Engineering Genetics Policy
Calvo, Cheye, State Legislatures
Michigan lawmakers' cautious, conservative approach to developing genetic privacy protections is sure to be a model for Congress and other states.
As congressional Republicans scurry to respond to the political fallout of the Human Genome Project, the Michigan GOP may have given their Capital Beltway brethren the solution--if only they'd care to notice.
In February, just as President Clinton and congressional Democrats began hammering the GOP for failure to enact genetic privacy protections for all Americans, Michigan Republicans placed the finishing touches on one of the most comprehensive and thoughtfully crafted packages developed by any state. The unanimity of votes aside--the eight-bill package tallied 1,146 to 0--the reform was as Republican as Michigan Governor John Engler himself, who lifted the issue from Senate Democrats as shrewdly as Clinton seized welfare reform and the balanced budget from the GOP.
The Michigan experience signals a new phase of public policy development for what may prove the defining scientific advancement of the 21st century, human genetic technologies. Just months before project scientists completed a working draft of the human genome in June, Michigan rejected the more sweeping laws passed in the 1990s by states such as California and New Jersey, and instead interjected onto the national scene a cautious, conservative alternative for reform.
The states are by no means done. But as federal players on both sides of the aisle look to the states for genetic information privacy models--which they should, given their records--they will see Michigan as the most recent chapter of a rich and storied history.
THE GENETIC CENTURY
Genetic technologies promise to fundamentally transform the human condition through extraordinary advancements in biomedicine. Looking back, historians may view the next 100 years as the Genetic Century.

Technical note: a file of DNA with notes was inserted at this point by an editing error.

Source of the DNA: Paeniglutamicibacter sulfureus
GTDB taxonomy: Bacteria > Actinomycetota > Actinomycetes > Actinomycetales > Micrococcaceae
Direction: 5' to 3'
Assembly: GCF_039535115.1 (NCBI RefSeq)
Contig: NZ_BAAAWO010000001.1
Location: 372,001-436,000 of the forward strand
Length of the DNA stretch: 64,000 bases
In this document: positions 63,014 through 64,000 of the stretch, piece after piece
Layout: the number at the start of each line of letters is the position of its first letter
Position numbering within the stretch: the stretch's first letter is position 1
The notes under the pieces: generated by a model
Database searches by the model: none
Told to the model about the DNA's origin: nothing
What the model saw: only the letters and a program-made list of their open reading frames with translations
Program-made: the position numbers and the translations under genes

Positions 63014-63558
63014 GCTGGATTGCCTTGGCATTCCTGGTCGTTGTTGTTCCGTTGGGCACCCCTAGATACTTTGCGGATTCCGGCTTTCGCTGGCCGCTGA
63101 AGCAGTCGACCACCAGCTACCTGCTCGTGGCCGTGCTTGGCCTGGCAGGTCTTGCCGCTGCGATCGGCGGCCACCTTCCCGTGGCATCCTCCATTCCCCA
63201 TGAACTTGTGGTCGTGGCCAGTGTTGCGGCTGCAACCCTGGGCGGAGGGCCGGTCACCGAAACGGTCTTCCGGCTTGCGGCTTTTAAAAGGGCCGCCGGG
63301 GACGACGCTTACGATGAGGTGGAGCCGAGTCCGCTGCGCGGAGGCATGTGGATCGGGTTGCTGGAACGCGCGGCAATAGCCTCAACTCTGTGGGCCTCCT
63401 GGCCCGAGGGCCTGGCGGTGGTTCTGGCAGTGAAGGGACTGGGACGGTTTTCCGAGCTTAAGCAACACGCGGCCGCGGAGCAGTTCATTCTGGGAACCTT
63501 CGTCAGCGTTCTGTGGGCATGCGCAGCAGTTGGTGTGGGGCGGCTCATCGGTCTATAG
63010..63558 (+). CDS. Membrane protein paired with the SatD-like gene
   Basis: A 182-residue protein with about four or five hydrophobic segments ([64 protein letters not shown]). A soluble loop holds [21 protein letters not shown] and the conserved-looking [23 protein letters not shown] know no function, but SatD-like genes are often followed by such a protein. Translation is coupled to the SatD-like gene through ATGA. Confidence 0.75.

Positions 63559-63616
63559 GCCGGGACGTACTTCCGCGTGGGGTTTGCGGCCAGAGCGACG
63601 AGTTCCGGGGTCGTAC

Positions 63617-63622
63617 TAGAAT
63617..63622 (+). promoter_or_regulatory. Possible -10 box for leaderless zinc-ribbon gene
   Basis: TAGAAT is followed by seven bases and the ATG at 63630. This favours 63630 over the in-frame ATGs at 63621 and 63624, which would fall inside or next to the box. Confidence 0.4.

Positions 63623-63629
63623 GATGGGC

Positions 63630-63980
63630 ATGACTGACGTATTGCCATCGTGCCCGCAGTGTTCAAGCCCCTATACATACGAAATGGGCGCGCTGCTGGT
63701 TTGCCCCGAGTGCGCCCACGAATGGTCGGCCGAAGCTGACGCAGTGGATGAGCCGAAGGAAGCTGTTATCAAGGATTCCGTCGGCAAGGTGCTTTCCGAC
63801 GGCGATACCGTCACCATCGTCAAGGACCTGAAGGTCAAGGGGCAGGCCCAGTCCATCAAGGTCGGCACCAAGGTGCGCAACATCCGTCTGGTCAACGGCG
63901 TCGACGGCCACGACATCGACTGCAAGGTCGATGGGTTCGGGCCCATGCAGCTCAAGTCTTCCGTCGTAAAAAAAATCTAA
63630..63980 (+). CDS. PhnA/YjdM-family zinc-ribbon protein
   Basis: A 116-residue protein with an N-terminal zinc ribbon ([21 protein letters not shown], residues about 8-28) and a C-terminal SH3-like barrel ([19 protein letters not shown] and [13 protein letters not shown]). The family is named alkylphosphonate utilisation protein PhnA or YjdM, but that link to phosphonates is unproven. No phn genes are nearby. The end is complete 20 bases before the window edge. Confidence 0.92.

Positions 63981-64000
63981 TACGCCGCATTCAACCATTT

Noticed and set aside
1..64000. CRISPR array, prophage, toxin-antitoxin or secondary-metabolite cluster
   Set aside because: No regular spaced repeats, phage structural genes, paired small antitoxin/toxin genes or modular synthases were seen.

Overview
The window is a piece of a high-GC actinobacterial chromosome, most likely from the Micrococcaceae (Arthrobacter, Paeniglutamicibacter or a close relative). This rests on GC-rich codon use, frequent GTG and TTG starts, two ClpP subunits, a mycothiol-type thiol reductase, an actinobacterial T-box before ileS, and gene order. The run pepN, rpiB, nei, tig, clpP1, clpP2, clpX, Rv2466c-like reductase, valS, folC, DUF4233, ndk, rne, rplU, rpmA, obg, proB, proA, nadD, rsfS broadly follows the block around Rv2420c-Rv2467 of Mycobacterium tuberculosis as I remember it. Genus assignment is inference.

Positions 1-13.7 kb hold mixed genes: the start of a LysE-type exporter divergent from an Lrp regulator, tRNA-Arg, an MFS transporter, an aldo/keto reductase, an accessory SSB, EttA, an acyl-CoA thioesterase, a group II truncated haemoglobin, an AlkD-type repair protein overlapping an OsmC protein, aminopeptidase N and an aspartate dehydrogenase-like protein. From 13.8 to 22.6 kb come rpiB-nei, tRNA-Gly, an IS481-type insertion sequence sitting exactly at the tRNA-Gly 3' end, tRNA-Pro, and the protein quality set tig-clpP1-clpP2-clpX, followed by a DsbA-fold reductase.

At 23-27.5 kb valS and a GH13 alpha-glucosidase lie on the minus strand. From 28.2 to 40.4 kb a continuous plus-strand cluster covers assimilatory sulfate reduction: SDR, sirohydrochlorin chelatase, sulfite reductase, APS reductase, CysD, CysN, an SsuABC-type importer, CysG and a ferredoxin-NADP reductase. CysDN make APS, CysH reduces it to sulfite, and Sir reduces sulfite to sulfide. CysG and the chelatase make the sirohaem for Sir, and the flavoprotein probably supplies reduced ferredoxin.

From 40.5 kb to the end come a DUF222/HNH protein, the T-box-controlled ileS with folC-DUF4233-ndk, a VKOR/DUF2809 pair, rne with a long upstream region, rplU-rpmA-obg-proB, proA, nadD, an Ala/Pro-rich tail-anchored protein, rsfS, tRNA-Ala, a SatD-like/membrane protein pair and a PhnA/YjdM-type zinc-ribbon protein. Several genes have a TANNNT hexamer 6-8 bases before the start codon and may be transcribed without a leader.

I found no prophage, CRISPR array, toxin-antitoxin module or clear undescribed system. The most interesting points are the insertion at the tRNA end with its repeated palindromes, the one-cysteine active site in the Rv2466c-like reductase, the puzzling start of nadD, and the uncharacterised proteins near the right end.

"It's like standing on the verge of splitting the atom," said Maryland Delegate Dan Morhaim, an emergency room physician. "Genetic technology is the life science equivalent of nuclear power.
Public reaction to genetics remains a mile wide and an inch deep, and has focused more on sensational aspects of the research, such as human cloning. Legislative understanding, however, increased exponentially in the 1990s as a steady stream of legislation on genetic-related topics advanced public policy at the state level.
"The benefits of genetic technologies are potentially unlimited," said Michigan Senator John J. H. Schwarz, a practicing surgeon. "The panoply of benefits will materially alter the way we treat a significant number of diseases. People will come to look at disease differently as the list of genetically based diseases becomes longer."
New advancements already offer tremendous opportunities to diagnose, treat and even prevent otherwise terminal or debilitating conditions. The ability to link genetic mutations to predispositions for certain diseases allows doctors to identify actual conditions earlier and encourages at-risk individuals to prevent or postpone the onset of disease by modifying their environments, lifestyles and personal choices. Deciphering the human genome will lead to drugs tailored for specific genetic predispositions and ultimately gene therapy, the ability to alter patients' genetic codes to fight or prevent disease.
"These technologies may save lives, change lives or offer people reasons to turn their lives around," said Senator Jennie Forehand of Maryland. "This is more important than putting someone on the moon."
Sponsors of genetic information privacy legislation largely approach the issue as advocates of the technology, seeking to relieve public fear regarding potential discrimination against tested individuals and encourage wider participation.
"The benefits of technology are tremendous, but there is a dark side. Concerns about misuse discourage people from taking the tests," said Maryland Delegate Michael J. …